Keith Olbermann was wrong

The third principle of the code of ethics of the Society of Professional Journalists is “Act Independently.” The SPJ specifies that this means avoid any behavior that could create even the appearance of a conflict of interest. MSNBC’s own code of ethics says the same thing. Keith Olbermann has violated that principle of acting independently, and MSNBC was right to suspend him. But MSNBC needs to do more.

Olbermann was caught by Politico making political donations to three Democratic candidates, one of whom appeared on his show. Ordinary citizens can donate to political campaigns, but journalists who value their integrity cannot. Not even if these journalists are “commentators” or “analysts.” It is one thing to have a liberal or pro-Democratic outlook. It is quite another to give money to political candidates. Just because Faux News anchors do that does not make it right. And just because Bernie Sanders and Elliot Spitzer take Olbermann’s side, that still does not make it right.

The reason is simple. Journalists — even commentators — must behave professionally and avoid overtly partisan behavior, so that audiences will trust them as credible independent observers and not see them as individuals who are working for the election of certain candidates. Earlier in American history journalists were clearly partisan, but since the middle of the 19th Century the profession’s ethics clearly forbid giving money to candidates and parties, and taking other actions intended to benefit parties. Journalists concerned with ethics were up in arms when CNN’s Larry King literally embraced President-elect George W. Bush onstage while hosting a GOP event.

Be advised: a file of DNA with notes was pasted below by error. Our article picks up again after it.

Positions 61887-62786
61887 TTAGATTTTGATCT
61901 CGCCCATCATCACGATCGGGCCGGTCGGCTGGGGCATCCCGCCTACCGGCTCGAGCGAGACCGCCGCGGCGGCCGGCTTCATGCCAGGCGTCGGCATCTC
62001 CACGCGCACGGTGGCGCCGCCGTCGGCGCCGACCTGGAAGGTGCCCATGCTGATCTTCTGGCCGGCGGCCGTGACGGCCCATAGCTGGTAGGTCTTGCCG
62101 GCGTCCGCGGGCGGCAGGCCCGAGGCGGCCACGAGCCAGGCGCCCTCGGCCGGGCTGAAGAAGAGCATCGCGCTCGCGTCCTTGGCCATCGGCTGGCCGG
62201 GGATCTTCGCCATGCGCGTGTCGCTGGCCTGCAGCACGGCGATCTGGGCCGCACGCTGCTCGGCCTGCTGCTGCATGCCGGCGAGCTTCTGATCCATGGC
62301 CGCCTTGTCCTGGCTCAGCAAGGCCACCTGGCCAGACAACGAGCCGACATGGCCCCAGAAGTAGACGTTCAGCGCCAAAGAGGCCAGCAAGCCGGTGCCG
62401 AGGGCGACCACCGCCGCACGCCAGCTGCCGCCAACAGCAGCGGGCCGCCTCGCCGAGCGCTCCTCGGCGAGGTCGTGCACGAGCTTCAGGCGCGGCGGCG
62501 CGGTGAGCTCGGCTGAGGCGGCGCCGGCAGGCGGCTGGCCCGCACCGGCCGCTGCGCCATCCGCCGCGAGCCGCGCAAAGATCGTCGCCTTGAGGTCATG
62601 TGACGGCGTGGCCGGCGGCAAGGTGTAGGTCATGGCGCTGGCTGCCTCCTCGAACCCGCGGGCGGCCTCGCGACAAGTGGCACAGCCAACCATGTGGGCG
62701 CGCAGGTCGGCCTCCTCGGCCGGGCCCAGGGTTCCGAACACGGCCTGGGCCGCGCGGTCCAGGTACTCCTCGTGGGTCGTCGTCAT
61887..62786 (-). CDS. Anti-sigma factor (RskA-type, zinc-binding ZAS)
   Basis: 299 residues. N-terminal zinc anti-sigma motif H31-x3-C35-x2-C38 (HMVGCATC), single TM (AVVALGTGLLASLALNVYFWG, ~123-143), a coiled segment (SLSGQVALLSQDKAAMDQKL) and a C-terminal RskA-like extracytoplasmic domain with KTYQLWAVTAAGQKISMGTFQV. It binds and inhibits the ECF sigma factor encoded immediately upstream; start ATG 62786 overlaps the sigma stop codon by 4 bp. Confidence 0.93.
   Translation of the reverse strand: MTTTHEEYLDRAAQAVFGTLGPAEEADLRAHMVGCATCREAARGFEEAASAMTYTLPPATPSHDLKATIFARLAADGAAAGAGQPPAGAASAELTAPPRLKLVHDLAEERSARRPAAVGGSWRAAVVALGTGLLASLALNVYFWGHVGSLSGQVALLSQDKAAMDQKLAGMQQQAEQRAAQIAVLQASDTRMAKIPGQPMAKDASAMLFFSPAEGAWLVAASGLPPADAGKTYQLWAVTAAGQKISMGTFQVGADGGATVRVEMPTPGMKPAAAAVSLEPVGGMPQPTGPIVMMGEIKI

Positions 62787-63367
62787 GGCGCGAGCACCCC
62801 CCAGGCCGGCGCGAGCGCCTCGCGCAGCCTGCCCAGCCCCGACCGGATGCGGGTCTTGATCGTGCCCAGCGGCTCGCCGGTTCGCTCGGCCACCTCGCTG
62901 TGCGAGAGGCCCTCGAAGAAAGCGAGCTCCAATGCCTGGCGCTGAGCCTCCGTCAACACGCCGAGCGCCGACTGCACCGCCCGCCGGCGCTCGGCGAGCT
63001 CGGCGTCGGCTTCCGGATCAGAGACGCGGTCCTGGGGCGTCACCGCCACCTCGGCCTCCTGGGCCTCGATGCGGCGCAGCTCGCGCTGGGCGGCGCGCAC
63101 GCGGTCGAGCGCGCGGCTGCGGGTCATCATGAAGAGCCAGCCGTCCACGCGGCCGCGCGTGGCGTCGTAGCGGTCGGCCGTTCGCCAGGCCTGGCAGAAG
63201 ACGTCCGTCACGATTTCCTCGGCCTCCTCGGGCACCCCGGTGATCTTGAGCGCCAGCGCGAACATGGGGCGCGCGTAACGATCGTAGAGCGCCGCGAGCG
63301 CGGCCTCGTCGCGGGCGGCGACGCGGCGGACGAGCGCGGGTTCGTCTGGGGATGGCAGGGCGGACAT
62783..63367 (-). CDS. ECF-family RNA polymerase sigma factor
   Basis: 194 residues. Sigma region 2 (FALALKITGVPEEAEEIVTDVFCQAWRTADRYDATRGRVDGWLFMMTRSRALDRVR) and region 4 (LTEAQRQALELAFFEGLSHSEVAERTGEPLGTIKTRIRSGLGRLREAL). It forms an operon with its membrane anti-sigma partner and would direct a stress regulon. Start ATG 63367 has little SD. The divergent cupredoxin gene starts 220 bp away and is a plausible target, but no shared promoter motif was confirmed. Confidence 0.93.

I supported CNN’s decision earlier this year to fire Octavia Nasr for tweeting a favorable comment about a Hezbollah leader, and I supported NPR’s decision to fire Juan Williams, who was employed by both NPR and Faux News. While appearing on Faux, he had expressed fear of Muslim passengers of airlines. By the same token, I support MSNBC’s punishment of Olbermann. In each case, the journalist failed to behave professionally and avoid even the appearance of excessive bias.

But what MSNBC needs to do now is change its name, which executives of the parent company are considering doing. Never mind having the silly slogan “Lean Forward.” What the cable channel MSNBC needs to do is make it clear that it has nothing to do with the website, which is basically the website of NBC News. It is one thing to lean to the left (or “forward”) as a commentary cable channel with occasional news cut-ins. It is quite another to have the same name as a legitimate news organization which strictly avoids any partisanship in order to maintain its credibility.

If the cable channel wants to call itself the Lean Forward Channel, or whatever, that is fine. Or if the website wants to change its name to, that is fine, too. But it is too confusing to have TWO separate and different organizations both called msnbc. Having the cable one be opinionated damages the credibility of the online one. And when the most popular anchor on the cable channel gives money to Democratic politicians, it further damages the credibility of the online news organization.

I would be even happier if all of the news-oriented cable channels forbade partisan bias by their main on-air personalities, especially the ones who also anchor major shows. And if they have guests with partisan agendas, when those guests are on-air there should be some visual cue that this is commentary and not news and information. For example, there could be a red border around the screen and the word COMMENTARY onscreen throughout this segment. Otherwise it is too confusing for the audience, especially when the same person is both reporting and commenting.



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Filed under CNN, live TV, media bias, media history, news media

One response to “Keith Olbermann was wrong

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